Research Article

Mark Pagel, Quentin D. Atkinson, Andreea S. Calude, and Andrew Meade


  1. aSchool of Biological Sciences, University of Reading, Reading, Berkshire RG6 6AS, United Kingdom;

  2. bSanta Fe Institute, Santa Fe, NM 87501;

  3. cSchool of Psychology, University of Auckland, Auckland 1142, New Zealand

  4. dLinguistics Programme, University of Waikato, Hamilton 3240, New Zealand

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  1. Edited* by Colin Renfrew, University of Cambridge, Cambridge, United Kingdom, and approved April 15, 2013 (received for review October 31, 2012)

Abstract

The search for ever deeper relationships among the World’s languages is bedeviled by the fact that most words evolve too rapidly to preserve evidence of their ancestry beyond 5,000 to 9,000 y. On the other hand, quantitative modeling indicates that some “ultraconserved” words exist that might be used to find evidence for deep linguistic relationships beyond that time barrier. Here we use a statistical model, which takes into account the frequency with which words are used in common everyday speech, to predict the existence of a set of such highly conserved words among seven language families of Eurasia postulated to form a linguistic superfamily that evolved from a common ancestor around 15,000 y ago. We derive a dated phylogenetic tree of this proposed superfamily with a time-depth of ∼14,450 y, implying that some frequently used words have been retained in related forms since the end of the last ice age. Words used more than once per 1,000 in everyday speech were 7- to 10-times more likely to show deep ancestry on this tree. Our results suggest a remarkable fidelity in the transmission of some words and give theoretical justification to the search for features of language that might be preserved across wide spans of time and geography.

The English word brother and the French frère are related to the Sanskrit bhrātr and the Latin frāter, suggesting that words as mere sounds can remain associated with the same meaning for millennia. But how far back in time can traces of a word’s genealogical history persist, and can we predict which words are likely to show deep ancestry?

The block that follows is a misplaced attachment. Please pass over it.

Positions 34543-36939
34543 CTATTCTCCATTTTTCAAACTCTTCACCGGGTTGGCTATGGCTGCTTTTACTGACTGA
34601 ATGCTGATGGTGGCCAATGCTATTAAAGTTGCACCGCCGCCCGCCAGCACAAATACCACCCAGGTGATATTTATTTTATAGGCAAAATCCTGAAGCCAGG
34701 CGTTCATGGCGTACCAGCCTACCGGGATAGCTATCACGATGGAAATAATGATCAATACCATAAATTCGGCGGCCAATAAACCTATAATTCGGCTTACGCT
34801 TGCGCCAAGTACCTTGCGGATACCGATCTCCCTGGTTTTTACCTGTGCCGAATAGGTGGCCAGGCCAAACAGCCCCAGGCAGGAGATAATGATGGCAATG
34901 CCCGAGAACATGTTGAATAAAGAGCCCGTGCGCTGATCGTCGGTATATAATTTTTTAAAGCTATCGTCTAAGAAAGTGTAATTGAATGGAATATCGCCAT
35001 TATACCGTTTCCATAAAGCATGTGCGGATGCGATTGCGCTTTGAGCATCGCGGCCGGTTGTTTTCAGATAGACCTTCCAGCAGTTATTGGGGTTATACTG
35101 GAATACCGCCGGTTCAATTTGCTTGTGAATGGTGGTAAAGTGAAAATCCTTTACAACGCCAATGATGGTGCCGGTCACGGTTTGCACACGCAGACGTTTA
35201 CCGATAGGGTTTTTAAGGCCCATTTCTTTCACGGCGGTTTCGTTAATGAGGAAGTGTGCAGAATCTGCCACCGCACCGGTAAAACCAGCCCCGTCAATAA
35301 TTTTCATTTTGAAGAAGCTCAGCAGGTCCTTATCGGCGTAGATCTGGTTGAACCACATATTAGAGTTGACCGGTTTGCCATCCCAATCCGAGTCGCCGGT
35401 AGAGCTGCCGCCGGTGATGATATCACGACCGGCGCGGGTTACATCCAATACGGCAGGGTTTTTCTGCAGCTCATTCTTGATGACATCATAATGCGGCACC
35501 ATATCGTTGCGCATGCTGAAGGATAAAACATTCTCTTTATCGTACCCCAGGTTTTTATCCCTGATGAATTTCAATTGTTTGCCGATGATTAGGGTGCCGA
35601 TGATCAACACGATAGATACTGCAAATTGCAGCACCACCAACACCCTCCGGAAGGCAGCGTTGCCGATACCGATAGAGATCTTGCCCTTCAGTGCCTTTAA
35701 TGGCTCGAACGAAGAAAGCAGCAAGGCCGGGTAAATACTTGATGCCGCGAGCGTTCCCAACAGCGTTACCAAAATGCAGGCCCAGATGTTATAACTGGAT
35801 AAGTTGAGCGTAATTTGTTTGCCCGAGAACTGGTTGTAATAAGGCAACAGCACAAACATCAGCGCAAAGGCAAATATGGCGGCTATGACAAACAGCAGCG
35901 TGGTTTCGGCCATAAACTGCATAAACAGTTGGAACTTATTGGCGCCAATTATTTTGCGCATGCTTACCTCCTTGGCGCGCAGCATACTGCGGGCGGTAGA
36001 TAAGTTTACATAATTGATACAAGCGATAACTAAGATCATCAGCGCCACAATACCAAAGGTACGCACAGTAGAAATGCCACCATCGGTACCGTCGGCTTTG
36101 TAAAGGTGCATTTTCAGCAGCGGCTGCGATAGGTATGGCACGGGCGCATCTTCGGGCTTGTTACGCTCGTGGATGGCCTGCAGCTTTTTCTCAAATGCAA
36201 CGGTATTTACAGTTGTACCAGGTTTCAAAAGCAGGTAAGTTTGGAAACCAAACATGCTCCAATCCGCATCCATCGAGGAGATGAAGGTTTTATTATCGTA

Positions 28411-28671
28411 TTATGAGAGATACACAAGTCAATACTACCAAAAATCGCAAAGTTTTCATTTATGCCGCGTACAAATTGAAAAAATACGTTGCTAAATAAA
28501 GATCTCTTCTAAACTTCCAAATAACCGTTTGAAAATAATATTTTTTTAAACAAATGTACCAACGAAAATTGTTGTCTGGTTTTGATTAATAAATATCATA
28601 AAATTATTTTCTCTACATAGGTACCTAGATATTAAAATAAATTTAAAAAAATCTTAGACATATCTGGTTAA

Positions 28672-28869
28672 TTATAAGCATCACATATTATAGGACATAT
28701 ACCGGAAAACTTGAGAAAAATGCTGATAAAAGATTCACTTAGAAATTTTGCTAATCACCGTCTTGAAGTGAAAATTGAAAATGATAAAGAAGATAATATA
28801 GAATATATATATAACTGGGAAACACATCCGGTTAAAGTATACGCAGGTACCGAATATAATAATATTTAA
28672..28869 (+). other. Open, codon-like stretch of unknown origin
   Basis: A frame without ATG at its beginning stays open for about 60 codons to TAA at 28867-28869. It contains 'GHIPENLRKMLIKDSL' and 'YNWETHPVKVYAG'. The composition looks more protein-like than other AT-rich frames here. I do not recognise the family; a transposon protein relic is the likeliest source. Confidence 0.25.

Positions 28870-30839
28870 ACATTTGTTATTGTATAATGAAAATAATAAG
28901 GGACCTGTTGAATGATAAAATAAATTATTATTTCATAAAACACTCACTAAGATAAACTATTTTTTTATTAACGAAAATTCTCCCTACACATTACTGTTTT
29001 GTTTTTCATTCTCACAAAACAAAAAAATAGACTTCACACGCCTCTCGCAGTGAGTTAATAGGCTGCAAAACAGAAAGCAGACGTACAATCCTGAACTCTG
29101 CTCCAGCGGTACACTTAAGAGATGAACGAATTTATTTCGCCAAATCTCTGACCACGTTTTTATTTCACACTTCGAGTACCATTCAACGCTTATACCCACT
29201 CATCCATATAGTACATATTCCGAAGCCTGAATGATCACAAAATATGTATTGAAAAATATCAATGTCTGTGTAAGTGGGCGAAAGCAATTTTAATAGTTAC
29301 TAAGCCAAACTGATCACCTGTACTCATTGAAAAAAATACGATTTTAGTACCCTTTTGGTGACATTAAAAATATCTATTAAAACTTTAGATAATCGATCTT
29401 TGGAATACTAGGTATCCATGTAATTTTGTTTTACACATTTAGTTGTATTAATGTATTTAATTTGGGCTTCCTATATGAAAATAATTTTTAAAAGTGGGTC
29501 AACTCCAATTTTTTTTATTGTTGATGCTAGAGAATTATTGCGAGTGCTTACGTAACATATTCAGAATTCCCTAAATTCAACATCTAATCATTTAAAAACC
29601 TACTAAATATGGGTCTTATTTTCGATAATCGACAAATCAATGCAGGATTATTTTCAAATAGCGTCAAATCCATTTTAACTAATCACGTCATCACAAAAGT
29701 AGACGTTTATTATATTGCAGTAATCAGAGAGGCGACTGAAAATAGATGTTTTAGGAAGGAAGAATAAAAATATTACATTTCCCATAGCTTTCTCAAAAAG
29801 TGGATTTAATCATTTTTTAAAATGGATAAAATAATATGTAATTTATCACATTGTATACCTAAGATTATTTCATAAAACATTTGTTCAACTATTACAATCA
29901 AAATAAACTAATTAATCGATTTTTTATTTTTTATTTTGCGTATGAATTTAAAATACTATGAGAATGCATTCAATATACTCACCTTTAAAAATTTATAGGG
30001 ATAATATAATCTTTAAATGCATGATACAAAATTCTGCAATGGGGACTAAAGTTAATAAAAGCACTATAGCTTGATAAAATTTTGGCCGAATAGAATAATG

These questions are central to understanding language evolution and to efforts to identify linguistic superfamilies uniting the world’s languages (15). Evidence for proposed superfamilies—such as Amerind (6), linking most of the language families of the New World, and Nostratic (79) and Eurasiatic (3, 4, 10), linking the major language families of Eurasia—is often based on the identification of putative “cognate” words (analogous to homology in biology), the sound and meaning correspondences of which are thought to indicate that they derive from common ancestral words.

Such evidence is often criticized for two reasons. First, most words are thought to suffer from too much semantic and phonetic erosion to allow secure identification of true cognates beyond 5,000 to 9,000 y (11, 12), and second, even if a number of apparent cognates can be identified, proponents of long-range relationships have been unable to provide statistical verification that the resemblances they have found are beyond what would be expected by chance between unrelated languages (11, 12). Where statistical tests have been used (9, 13), the results have been inconclusive because of the difficulty of establishing secure null models that estimate the number of resemblances expected to arise by chance.

Both objections can be overcome if it can be shown that: (i) a class of words exists whose members’ sound-meaning correspondences are expected to last long enough to retain traces of their ancestry between language families separated by thousands of years; and (ii) these ultraconserved words can be predicted a priori and independently of their sound correspondences to other words. Regarding the former, we have shown that most words have about a 50% chance of being replaced by a new noncognate word [a word’s linguistic half-life (14, 15)], roughly every 2,000–4,000 y, consistent with the belief that words lose traces of their ancestry quickly. However, some words, such as the numerals, pronouns, and special adverbs (e.g., I, you, here, how, not, there, what, two, five) are replaced far more slowly, with half-lives of once every 10,000, 20,000 or even more years (14, 15).

Usefully, these words can be predicted from information independent of their sounds. We showed in a sample of Indo-European languages that the frequency with which a word is used in everyday speech, along with its part of speech, can predict how rapidly words evolve, with frequently used words on average retained for longer periods of time (14). We have recently extended this result to include speakers from the Uralic, Sino-Tibetan, Niger-Congo, Altaic, and Austronesian families, in addition to Indo-European, plus the isolate Basque and the Creole Tok Pisin (16). Even in languages as widely divergent as these, we found that a measure of the average frequency of use predicted rates of lexical replacement as estimated in the Indo-European languages.